Home > Research > Projects > Blackwell Companion to Crime Fiction
View graph of relations

Blackwell Companion to Crime Fiction

Project: Non-funded ProjectProjects


The co-editors of the Blackwell Companion are Charles J. Rzepka, Boston University, and Lee Horsley, Lancaster University. This one-volume overview of crime fiction and film will be 280,000 words long, and will address a wide range of issues relating to what is now one of the most important popular genres for academic literary study and teaching. It has long been, and with the rapid globalization of Western culture and institutions it remains, intimately representative of a post-Enlightenment age of bureaucratized law enforcement, professional specialization, massive urbanization and conurbation, alienation and discontent among groups marginalized by capital accumulation and exploitation, and the universal valorization of individual autonomy. The disciplinary affiliations of crime fiction study are numerous: history of science and the science of history, philosophy of science, medicine, law, print technology and distribution, mass media and cultural studies, gender theory, narratology, constructions of race, colonial and post-colonial studies, political economy, class-relations, psychoanalysis, and religion, as well as more obvious connections to forensics and criminology.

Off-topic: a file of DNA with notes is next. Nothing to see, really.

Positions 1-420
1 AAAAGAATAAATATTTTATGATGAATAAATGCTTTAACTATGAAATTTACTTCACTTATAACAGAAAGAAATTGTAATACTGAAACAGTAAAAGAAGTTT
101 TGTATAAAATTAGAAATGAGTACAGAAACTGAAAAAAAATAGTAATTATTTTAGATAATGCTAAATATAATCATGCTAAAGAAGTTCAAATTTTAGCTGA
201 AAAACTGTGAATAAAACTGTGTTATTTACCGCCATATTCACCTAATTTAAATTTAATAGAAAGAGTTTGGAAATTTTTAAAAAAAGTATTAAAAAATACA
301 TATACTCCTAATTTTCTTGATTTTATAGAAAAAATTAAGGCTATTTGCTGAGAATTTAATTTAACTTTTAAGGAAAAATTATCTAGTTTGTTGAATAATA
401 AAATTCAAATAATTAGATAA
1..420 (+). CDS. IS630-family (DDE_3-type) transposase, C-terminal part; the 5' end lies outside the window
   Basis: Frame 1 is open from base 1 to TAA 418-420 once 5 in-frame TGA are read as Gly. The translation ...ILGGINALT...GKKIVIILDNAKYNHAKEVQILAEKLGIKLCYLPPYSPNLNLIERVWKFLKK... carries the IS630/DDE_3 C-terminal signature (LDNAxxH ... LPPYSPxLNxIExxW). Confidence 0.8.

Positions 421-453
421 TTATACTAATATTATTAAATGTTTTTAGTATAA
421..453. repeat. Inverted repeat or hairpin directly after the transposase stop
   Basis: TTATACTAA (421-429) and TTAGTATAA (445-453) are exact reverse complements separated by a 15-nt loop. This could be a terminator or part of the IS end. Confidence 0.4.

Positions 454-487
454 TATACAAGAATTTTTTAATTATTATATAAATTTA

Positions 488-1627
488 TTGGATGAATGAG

The very ubiquity of the genre of crime in popular culture tends to blind us to its central role as an engine of Western cultural self-construction and authorization. The Blackwell Companion will include a substantial introductory section on the history of the genre from the Newgate novels on, together with discussions of Criticism and Theory, Crime and the Mass Media, "High" and "Low" treatments of crime. The volume's detailed chapters will include: The Newgate novel and the Police Casebook; Nineteenth-century popular crime fiction; The "Classical" model of the Golden Age; The "Hard-Boiled" Genre; The roman policier and police procedural; Gangs and Mobs; Noir and the psycho-thriller; Crime on Film; Feminist crime and female PIs and sleuths; Afro-American detection and crime fiction; Ethnic Postcolonial Crime and Detection; Crime Writing in Languages other than English; Crime and the Gothic; Crime and the Spy genre; Historical Crime and Detection; Crime, Forensics, and Modern Science; Crime in Comics and the Graphic Novel; Character Types: Pursuers, Pursued, and Victims; Crime and Detective Literature for Young Readers; True Crime; Crime and Science Fiction; and Postmodern and Metaphysical Detection, plus an 'artists at work' section that will offer analyses of some of the most influential crime writers and filmmakers.